Paul Huston .... matte artist (uncredited)
Michael Pangrazio .... matte artist supervisor (uncredited)
Jay Riddle .... animation cameraman (uncredited)
Bobby Burns .... stunts
Doc D. Charbonneau .... stunts (as Doc Charbonneau)
Denise Cheshire .... stunts
Laura Dash .... stunts
Richard Drown .... stunts (as Rich Drown)
Cheryl E. Duncan .... stunts (as C.E. Duncan)
Lila Finn .... stunts
Sandra Lee Gimpel .... stunts (as Sandy Gimpel)
Bob Harris .... stunts
Kent Hays .... stunts (as Kent Hayes)
Bob Herron .... stunts
Jodi Hovak .... stunts
Julie Johnson .... stunts
Carey Loftin .... stunts
Victor Paul .... stunts
Lee Poppie .... stunts
Spiro Razatos .... stunts
Jerry Riley .... stunts
George Robotham .... stunt coordinator
John Robotham .... stunts
J.P. Romano .... stunts
Russell Saunders .... stunts (as Russ Saunders)
Alex Sharp .... stunts
Marilyn Stader .... stunts
Paul Stader .... stunts
Desiree Szabo .... stunts
Edward J. Ulrich .... stunts (as Ed Ulrich)
Richard Washington .... stunts
Randell Dennis Widner .... stunts (as Randell Widner)
Doc D. Charbonneau .... stunt double: Mouth (uncredited)
Denise Cheshire .... stunt double: Stef (uncredited)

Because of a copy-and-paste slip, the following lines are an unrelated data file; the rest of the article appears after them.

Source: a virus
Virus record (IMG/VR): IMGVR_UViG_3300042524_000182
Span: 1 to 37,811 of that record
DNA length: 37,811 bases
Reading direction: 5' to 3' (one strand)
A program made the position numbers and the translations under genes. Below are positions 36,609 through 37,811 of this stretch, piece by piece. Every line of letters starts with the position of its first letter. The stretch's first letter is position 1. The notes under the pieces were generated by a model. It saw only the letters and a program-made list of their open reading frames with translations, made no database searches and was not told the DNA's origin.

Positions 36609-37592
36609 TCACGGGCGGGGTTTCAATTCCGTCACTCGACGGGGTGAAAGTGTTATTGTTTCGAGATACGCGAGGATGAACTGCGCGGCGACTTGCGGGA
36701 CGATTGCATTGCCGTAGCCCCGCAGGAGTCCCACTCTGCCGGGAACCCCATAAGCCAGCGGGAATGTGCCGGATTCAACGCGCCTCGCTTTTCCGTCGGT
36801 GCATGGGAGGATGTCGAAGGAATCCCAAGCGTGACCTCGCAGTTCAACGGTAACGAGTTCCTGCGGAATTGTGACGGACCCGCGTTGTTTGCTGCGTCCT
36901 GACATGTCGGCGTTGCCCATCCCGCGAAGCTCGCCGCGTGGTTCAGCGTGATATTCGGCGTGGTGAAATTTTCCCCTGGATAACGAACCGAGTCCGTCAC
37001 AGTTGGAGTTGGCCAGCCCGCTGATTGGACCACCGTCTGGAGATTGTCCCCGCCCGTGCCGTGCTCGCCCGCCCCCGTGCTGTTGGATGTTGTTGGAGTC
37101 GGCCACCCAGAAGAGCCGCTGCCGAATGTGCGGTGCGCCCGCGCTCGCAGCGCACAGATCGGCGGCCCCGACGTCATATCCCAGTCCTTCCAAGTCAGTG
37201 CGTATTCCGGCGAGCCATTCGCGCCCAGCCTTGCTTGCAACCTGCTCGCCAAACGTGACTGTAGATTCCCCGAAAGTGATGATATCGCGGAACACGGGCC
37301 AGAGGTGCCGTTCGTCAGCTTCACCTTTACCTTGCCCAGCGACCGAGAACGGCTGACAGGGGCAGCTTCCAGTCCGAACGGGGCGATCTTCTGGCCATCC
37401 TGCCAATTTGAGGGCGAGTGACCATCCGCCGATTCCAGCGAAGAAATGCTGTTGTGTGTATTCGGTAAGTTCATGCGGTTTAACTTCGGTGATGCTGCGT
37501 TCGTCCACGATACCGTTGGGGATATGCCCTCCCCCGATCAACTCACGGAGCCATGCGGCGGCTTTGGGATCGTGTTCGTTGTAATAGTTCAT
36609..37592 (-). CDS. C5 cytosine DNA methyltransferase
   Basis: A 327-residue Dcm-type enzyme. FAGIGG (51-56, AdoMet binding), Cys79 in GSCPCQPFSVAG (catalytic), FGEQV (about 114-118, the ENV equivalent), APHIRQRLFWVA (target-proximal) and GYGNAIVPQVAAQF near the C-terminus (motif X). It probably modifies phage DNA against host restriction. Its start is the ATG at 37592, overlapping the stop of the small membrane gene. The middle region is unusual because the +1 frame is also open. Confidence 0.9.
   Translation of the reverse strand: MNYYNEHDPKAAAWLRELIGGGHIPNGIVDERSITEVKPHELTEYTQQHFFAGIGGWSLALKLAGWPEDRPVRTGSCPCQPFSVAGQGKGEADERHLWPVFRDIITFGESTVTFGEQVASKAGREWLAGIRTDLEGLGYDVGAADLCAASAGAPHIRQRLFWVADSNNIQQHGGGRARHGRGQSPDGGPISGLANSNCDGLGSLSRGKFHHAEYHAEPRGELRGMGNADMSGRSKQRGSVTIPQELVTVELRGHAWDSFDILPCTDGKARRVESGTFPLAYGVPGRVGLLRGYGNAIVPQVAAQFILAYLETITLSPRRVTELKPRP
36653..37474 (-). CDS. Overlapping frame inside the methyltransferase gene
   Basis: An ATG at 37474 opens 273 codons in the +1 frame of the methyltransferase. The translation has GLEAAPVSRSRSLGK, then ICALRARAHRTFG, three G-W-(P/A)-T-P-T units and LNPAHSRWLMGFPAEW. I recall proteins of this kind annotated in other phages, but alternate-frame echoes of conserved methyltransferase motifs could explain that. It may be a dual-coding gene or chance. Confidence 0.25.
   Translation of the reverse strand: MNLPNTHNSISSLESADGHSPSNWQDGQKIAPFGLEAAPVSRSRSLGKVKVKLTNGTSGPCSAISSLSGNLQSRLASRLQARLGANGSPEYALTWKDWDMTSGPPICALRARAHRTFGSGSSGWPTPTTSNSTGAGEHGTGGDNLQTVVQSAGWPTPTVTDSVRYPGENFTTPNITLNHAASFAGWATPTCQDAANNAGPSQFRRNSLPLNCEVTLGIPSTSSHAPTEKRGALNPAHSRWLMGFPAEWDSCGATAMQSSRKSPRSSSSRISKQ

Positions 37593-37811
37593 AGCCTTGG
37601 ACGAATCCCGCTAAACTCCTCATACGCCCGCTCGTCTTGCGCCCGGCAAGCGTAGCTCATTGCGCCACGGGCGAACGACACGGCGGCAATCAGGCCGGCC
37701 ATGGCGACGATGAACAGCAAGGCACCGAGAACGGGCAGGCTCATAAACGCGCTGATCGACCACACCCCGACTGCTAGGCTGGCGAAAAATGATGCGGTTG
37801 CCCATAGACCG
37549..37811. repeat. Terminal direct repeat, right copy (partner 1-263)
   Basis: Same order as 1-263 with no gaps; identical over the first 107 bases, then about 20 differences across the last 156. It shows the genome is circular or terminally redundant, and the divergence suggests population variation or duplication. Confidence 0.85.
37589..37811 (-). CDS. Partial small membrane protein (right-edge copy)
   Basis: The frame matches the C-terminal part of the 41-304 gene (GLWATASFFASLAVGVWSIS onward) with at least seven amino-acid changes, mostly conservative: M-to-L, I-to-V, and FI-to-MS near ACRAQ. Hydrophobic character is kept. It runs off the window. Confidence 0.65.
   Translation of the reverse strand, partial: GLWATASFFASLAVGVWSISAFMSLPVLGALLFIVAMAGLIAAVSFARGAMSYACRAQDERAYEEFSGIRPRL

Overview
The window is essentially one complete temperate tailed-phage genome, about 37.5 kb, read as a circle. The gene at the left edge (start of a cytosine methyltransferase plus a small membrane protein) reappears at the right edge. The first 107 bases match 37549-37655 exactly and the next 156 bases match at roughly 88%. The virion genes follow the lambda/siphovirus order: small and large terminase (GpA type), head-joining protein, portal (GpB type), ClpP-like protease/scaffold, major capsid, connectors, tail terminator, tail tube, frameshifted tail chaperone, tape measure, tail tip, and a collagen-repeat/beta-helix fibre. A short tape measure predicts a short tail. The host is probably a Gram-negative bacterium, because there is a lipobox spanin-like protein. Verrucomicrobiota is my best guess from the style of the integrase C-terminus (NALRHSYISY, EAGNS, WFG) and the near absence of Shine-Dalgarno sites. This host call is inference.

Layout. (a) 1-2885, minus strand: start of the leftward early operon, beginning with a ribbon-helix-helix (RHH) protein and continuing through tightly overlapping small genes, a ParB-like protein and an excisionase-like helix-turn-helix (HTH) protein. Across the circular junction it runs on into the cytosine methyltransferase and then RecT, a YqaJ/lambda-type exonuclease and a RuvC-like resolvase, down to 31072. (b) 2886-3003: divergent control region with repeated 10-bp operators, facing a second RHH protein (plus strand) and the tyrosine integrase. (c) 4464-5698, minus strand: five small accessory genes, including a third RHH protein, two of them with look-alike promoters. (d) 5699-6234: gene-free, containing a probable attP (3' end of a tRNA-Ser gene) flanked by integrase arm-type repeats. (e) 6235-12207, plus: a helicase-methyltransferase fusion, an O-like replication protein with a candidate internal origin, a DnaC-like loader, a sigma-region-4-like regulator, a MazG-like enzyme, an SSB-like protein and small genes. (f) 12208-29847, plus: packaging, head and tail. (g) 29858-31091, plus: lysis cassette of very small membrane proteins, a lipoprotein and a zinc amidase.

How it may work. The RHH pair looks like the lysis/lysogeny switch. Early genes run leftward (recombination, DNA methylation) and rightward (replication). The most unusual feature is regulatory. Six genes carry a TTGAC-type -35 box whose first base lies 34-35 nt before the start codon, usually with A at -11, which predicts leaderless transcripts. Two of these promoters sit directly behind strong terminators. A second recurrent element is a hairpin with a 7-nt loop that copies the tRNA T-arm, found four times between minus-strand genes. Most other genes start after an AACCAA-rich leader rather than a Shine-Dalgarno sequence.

Laura Dash .... stunt double: Data (uncredited)
Sandra Lee Gimpel .... stunt double: Andy (uncredited)
Desiree Szabo .... stunt double: Mikey (uncredited)
Edward J. Ulrich .... stunt double: Brand (uncredited)
Randell Dennis Widner .... stunt double: Sloth (uncredited)
Camera and Electrical Department
Ed Ayer .... best boy electric
Michael A. Chavez .... first assistant camera (as Michael Chavez)
Don E. FauntLeRoy .... assistant camera: second unit (as Don Fauntleroy)
Anthony Francesco .... second assistant camera (as Tony Francesco)
Joe Hicks .... best boy grip
Horace Jordan .... first assistant camera
J. Michael Marlett .... gaffer: second unit
Lee Nakahara .... camera operator: second unit (as Leland Nakahara)
Michael D. O'Shea .... camera operator (as Michael O'Shea)
Guy Polzel .... key grip: second unit
Víctor Pérez .... rigging gaffer (as Victor Perez)
Charles Saldana .... key grip
John R. Shannon .... still photographer (as John Shannon)
Eric Smith .... best boy electric
Bruce D. Spellman .... best boy grip (as Bruce Spellman)
Stephen St. John .... camera operator
Tom Stern .... gaffer (as Thomas Stern)
Robert M. Stevens .... director of photography: second unit (as Bob Stevens)
Bill Young .... dolly grip (as William Young)
Billy Craft .... lighting technician (uncredited)
Rick Fee .... assistant camera (uncredited)
Adam Glick .... set lighting technician (uncredited)
Riley 'Sean' Jones .... electrician (uncredited)
Emmanuel Vouniozos .... on-set technician (uncredited)
D. Michael Wheeler .... assistant camera: second unit (uncredited)
Costume and Wardrobe Department
Roger Gallo Garcia .... costume supervisor: men
Aida Swinson .... costume supervisor: women
Editorial Department
Craig Bassett .... assistant editor
Donah Bassett .... negative cutter
Kathryn Camp .... assistant editor
Martin Cohen .... assistant editor
Location Management
Tony Amatullo .... location manager
Music Department
Else Blangsted .... supervising music editor
James Flamberg .... music editor (as Jim Flamberg)